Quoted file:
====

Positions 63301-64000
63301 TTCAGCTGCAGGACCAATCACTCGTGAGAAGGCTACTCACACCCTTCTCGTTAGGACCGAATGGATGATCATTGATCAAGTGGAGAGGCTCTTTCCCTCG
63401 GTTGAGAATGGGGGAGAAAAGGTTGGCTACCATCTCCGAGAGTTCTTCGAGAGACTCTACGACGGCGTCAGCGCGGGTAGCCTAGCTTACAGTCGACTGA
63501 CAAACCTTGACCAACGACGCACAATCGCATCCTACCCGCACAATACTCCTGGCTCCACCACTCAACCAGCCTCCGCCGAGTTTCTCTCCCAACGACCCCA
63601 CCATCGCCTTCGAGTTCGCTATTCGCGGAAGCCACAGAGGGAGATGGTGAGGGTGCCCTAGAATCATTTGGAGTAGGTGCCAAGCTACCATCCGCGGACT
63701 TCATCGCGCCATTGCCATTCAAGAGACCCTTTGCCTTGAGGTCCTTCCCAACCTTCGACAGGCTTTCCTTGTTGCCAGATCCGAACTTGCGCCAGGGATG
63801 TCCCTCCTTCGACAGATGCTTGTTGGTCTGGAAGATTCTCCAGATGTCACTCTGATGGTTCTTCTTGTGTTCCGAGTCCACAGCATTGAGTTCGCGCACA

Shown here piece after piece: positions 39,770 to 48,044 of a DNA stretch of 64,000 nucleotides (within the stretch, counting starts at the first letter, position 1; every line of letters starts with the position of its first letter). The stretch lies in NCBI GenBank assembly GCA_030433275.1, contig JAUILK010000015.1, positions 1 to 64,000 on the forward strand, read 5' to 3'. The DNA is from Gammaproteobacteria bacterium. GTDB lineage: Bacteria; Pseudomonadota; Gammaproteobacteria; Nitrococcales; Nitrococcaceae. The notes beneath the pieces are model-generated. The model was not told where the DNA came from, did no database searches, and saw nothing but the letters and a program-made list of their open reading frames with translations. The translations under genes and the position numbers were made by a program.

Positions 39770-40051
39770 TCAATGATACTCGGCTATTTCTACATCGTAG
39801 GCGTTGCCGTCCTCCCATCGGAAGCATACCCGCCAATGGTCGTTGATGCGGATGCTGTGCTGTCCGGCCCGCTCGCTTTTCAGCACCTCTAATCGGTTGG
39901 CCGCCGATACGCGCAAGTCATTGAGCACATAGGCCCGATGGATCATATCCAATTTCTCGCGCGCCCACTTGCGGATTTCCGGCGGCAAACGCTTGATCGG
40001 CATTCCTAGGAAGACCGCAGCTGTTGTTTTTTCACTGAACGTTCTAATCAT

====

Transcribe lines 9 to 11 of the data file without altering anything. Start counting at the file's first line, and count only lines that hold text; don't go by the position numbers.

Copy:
Positions 39770-40051
39770 TCAATGATACTCGGCTATTTCTACATCGTAG
39801 GCGTTGCCGTCCTCCCATCGGAAGCATACCCGCCAATGGTCGTTGATGCGGATGCTGTGCTGTCCGGCCCGCTCGCTTTTCAGCACCTCTAATCGGTTGG